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Tuesday March 2, 2021  |  Todd Brown, Director of Financial Product Management at MEDHOST

Revenue Cycle Practices – Part two: Managing Billing Flow

Revenue Cycle Practices – Part two- Managing Billing Flow-01

Last week in part one of this series on revenue cycle management best practices, we discussed the importance of contract management and maintenance.

In the second portion of this three-part review, we take a closer look at another important facet of revenue cycle management (RCM) – billing flow, primarily, processes relating to pre-payment billing.

Why You Can’t Afford Billing Flow Errors

Billing flow is one of the areas most impacted by staff performance. It’s estimated that up to 80 percent of medical bills contain errors.[1] Denied claims resulting from billing errors most obviously impact how quickly a facility gets paid. However, the cost of appealing the claim is often overlooked. More importantly, high-dollar claims are cause for even greater concern as appeals are typically more complex and may require multiple levels of appeals. These high dollar claims typically require a higher cost resource in each subsequent appeal cycle.

Elevated Importance of Pre-Payment Billing Processes

To quickly and accurately reduce billing errors, every stage of the pre-billing process must be considered critical with a strict attention to detail. For example, Coordination of Benefits (COB) denials still occur routinely but are one of the most easily avoided types of denials.

Accurate gathering, verification, and recording of the patient’s insurance information—key aspects of COB—may not seem challenging, but difficulties within this process are compounded by regulatory and economic drivers. For instance, as more patients become insured, lose insurance, or pick-up employer sponsored plans, more variables are thrown into the equation.[2]  These complications further re-enforce the need for vigilance and a high level of attention in COB and other pre-billing processes.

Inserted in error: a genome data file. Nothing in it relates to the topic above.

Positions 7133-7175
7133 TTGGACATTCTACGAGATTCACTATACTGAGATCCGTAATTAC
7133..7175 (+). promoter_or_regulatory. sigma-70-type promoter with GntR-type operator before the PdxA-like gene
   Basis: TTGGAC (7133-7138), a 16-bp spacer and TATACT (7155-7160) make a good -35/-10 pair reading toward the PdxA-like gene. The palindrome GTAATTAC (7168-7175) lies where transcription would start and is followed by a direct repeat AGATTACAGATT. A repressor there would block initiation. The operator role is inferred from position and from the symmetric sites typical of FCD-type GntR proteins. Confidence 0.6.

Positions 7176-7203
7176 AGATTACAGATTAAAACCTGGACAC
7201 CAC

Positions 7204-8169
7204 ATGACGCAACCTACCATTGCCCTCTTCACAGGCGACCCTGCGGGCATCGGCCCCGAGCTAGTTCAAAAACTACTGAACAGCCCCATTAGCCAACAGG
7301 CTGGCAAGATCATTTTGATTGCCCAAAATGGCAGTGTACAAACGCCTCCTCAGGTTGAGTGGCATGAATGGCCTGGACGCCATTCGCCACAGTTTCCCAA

One of the less glamorous, but still important, RCM performance metrics is “discharged not final billed” or DNFB for short. This is the ratio of accounts held for billing. Poor documentation and coding during the episode of care can significantly and adversely impact the process of completing a patient’s chart, and coding and abstracting. For these reasons, proper recording of a patient’s status and place of service are also important components to creating a correct bill.

Clean Claim Rate or Real Revenue?

It is common to read a lot about clean claim rates (CCR). Most RCM consultants aim for hospitals to achieve a CCR above 90 percent and many clearinghouses will promote clean claim percentages over 95 percent.[3]

How important is that metric?

True CCR as promoted by clearinghouses refers to the percentage of claims that are accepted by the payors from the clearinghouse.  Given the complexity of scrubber rules this number should be high.  However, it does not directly correlate to a low percentage of denials and underpaid claims.

A better metric to focus on is the first pass yield which is the percent of claims that actually get paid upon their first submission and how completely they are paid.

Reducing claim denials and maximizing full and timely payments requires pre-billing processes that incorporate detailed performance monitoring and insight at every stage. The bulk of these processes will rely heavily on your staff and their ability to execute with both accuracy and speed.

A hospital business office focused on performance improvement via processes analysis will often find itself worrying less about clean claims, focusing more energy on ensuring faster and consistent returns.

To learn more about how MEDHOST can help you with operations, analytics, and performance monitoring, please reach out to us at or call 1.800.383.6278.

[1] Gooch, Kelly. (2016). “Medical billing errors growing, says Medical Billing Advocates of America.” Becker’s Hospital Review. Retrieved from
[2] Benjamin D. Sommers & Sara Rosenbaum, “Issues in Health Reform: How Changes in Eligibility May
Move Millions Back and Forth Between Medicaid and Insurance Exchanges.” 2011                                                                    

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